Operators looking to take advantage of the data speeds offered by LTE will need to look to deploy denser networks, including the use of femto and picocells. This viewpoint, put forward by the former and current CEOs of Qualcomm, Irwin and Paul Jacobs, could mean operators using a lot more base station hardware than in today's networks, given that the industry should not expect more spectrum to become available to ease capacity issues.
"This means thinking about much denser radio networks" said Paul Jacobs, speaking at the US CTIA conference. "With more of a femto or picocell architecture in place, operators could expect an eight- to ten-times improvement in network performance. However, managing interference with so many more radios in place will be one issue, and managing handover between many small base stations will be another."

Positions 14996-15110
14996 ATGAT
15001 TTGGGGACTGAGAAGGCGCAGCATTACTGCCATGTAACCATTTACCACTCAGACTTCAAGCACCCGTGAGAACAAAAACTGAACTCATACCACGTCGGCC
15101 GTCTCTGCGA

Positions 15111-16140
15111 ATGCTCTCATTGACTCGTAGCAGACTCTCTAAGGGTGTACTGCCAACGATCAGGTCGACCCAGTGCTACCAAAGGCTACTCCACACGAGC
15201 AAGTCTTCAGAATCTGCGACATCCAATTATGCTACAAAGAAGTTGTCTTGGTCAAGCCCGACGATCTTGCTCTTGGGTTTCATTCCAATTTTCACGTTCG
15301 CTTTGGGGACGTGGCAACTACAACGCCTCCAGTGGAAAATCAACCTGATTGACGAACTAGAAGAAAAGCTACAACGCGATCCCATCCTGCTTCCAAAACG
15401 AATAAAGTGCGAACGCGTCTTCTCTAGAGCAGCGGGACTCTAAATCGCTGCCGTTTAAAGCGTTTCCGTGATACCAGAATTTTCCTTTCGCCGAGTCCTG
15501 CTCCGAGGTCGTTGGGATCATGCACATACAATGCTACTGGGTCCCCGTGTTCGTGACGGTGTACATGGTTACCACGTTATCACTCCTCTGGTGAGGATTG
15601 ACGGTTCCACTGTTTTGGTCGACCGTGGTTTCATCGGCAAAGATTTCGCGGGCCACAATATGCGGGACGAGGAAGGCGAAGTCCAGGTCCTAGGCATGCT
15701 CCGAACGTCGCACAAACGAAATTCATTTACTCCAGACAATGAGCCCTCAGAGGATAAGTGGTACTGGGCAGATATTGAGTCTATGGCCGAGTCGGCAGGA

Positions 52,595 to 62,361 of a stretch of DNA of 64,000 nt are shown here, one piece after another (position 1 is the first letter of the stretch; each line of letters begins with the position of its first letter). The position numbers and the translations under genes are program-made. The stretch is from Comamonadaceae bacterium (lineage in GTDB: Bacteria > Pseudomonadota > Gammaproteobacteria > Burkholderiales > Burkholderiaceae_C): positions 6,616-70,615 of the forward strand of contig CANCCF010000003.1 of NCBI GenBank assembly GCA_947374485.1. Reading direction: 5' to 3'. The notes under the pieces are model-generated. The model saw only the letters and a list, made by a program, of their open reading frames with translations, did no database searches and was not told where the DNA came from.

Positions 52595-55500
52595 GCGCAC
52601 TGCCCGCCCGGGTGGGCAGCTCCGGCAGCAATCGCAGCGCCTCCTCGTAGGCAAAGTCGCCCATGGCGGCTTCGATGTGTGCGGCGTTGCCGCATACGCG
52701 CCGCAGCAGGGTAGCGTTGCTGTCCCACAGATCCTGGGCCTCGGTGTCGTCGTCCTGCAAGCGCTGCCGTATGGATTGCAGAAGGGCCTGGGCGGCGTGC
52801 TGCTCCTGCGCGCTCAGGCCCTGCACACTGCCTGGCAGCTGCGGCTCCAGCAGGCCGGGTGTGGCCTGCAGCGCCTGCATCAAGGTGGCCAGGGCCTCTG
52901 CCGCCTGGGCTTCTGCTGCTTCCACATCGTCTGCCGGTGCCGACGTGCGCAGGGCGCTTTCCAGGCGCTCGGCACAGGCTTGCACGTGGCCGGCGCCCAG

The likelihood of a significant increase in data traffic promoted Paul Jacobs to highlight the backhaul issue that operators will also need to address. "At the moment in some places there are higher rates over the air than there is in the backhaul, and that's not good."
While accepting that this bottleneck will force mobile operators to differentiate among heavier and lighter users of data, he cautioned about calls for net neutrality regulations. "I don't necessarily believe that you ought to go down and say, 'This service is OK and that service isn't.' Maybe that's too intrusive. But certainly you can go in and shape traffic."
One industry analyst listening to the panel, Jack Gold, commented: "Technology alone won't get us out of the looming problem we've got. Femtocells are one possible solution, but if everyone uses femtocells that can carry data, that will put a lot more traffic on DSL and cable modem networks."
Qualcomm is a leading supplier of femtocell chipsets and has made investments in femtocell manufacturers.
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